By now, you have probably read statements from various organizations addressing the protests currently happening across the United States. It is hard to know what an appropriate institutional response is. I am skeptical of the artifice of a legal corporate entity expressing an opinion. Plus, these institutional statements tend to be bland and hedging, denouncing racism and violence in very general terms, while carefully avoiding any commitment to real structural change.
So here is an attempt at a personal and imperfect statement. I can not speak on behalf of all of the diverse members of this community, although I hope that most of the Research Scholars will agree with most of what I say here. I am not an expert on police violence, racial discrimination, or the violent history of white supremacy in this country. What I can do is speak briefly about the current moment through the lens of the two core values of the Ronin Institute: truth and empathy.
Here are some of the things I know to be true. George Floyd was murdered by the Minneapolis police department due, in no small part, to the fact that he was a Black man. This was not simply an isolated incident involving one, or a few, bad cops. This was one manifestation of systemic problems in law enforcement, including a lack of accountability and a disregard for human life, particularly the lives of racial minorities, and even more particularly the lives of Black people. And the systemic problems in law enforcement are only one manifestation of the society-wide systemic racism rooted in a centuries-long history of colonization and white supremacy, and the legacies of slavery and genocide.
Empathy means demanding better from our police and our political leaders. It means holding ourselves and each other accountable for the consequences of our words and actions, both intentional and unintentional. It means fighting against injustice, even when you are not personally the one suffering that injustice. It means not simply denouncing racism, but working to be anti-racist. And most importantly, empathy means looking out for each other, listening to those most affected by our unjust system, and responding with generosity, kindness, and courage.
The Ronin Institute was founded on the understanding that people have different interests and goals, and that we all face different challenges. If you are pursuing knowledge in good faith, we want to support you and provide you with the tools and resources that you need to succeed on your own terms. The problems we are typically focused on solving exist at the top of Maslow’s hierarchy of needs. This year, the pandemic, the protests, and the events that have prompted them are reminders that some of the more basic needs are not as secure as we often assume. And the basic need for physical safety is much less secure for some of us than for others.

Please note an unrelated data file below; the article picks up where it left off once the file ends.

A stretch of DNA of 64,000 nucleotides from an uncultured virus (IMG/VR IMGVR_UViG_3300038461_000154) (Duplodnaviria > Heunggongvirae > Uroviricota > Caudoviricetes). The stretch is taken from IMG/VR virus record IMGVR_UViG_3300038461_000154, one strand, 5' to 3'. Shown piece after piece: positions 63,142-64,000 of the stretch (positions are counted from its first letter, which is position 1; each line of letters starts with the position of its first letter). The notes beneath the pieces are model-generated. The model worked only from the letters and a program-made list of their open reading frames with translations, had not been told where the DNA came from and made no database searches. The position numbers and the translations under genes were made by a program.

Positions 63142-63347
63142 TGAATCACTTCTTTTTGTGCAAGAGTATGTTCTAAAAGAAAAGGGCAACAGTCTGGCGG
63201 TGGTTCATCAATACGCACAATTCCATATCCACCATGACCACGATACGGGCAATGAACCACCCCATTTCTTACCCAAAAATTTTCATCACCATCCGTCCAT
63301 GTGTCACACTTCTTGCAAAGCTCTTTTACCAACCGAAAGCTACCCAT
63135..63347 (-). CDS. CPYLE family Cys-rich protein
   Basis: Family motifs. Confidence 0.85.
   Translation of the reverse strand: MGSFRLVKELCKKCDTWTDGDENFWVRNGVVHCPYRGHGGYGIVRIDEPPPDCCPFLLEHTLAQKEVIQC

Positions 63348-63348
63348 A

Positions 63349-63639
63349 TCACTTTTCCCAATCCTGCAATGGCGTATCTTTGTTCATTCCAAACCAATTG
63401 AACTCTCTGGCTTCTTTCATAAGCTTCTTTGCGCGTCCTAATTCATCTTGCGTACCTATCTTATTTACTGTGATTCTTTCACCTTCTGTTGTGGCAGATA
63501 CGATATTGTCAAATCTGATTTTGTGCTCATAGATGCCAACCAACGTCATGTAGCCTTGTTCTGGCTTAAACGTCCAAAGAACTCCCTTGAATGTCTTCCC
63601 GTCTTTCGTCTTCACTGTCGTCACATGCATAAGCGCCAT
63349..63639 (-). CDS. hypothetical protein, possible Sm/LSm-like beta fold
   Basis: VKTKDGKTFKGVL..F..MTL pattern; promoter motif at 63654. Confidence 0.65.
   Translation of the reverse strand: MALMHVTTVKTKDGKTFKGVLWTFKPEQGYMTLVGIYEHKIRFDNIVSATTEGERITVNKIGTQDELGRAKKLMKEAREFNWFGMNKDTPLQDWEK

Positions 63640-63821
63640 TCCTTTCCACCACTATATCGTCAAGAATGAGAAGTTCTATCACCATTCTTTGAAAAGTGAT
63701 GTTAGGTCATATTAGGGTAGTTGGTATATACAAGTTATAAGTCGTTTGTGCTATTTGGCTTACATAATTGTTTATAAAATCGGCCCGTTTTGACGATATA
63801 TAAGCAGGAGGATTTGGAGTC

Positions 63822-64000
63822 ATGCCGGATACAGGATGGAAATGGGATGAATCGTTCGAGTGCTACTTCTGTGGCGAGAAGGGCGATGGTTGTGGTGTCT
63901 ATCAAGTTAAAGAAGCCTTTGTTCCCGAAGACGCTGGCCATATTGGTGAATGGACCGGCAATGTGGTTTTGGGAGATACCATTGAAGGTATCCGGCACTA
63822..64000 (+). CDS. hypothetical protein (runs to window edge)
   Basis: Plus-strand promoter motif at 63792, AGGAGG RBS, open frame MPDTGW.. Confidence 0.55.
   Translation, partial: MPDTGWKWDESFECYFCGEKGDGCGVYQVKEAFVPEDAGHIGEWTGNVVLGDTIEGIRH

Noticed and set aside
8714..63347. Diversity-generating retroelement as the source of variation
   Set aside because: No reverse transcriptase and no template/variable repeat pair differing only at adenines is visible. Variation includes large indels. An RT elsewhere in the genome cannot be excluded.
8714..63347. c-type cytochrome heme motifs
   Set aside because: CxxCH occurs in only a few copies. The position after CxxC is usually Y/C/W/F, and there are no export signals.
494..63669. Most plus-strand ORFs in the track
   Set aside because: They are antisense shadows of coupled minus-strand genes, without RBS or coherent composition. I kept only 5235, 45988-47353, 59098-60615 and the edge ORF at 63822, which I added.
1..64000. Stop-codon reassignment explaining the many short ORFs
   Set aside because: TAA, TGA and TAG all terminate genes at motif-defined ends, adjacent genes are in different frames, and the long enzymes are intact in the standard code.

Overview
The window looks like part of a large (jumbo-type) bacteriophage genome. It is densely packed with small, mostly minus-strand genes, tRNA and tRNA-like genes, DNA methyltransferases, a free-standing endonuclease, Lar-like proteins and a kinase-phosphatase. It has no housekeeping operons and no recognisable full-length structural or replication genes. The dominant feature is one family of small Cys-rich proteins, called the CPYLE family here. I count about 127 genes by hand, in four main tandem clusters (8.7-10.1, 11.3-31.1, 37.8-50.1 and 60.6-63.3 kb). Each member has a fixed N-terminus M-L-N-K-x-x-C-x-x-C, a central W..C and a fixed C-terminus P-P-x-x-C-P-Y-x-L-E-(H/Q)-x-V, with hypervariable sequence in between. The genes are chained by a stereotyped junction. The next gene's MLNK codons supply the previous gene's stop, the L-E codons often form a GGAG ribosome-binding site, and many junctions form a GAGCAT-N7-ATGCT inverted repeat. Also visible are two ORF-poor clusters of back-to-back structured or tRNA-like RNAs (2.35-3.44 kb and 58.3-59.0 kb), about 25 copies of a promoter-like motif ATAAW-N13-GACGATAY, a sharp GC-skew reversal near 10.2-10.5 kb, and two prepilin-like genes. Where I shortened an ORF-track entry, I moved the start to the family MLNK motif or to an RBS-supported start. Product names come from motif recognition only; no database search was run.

The most important benefit that the Ronin Institute has to offer is each other. We are at our best when we are asking for the resources we need and offering the resources we have. Usually, those resources are expertise, time, and kindness. And I have been continually amazed over the past eight years at the generosity with which you are willing to share them. I would encourage you all to consider another resource: privilege. The ability to pursue our scholarship, even on a part-time basis, is a privilege available to few people in the world. I believe that implies a responsibility to use that privilege for the benefit of others, and I know that many of you are committed to doing just that. Also think about the other privileges you have, based on your education, race, gender, or class, and how you can use that privilege to help those with less, both within our community and outside it.
All of you joined the Ronin Institute because you wanted to help build a more just and inclusive alternative to academia, for the benefit of all scholars. This is a moment to remember that while we are scholars, we are people first, and the struggle for a just system of scholarship is inextricably linked to the struggle for a just society.
Be safe and take care of each other.
Black Lives Matter.
Jon F Wilkins
President and Research Scholar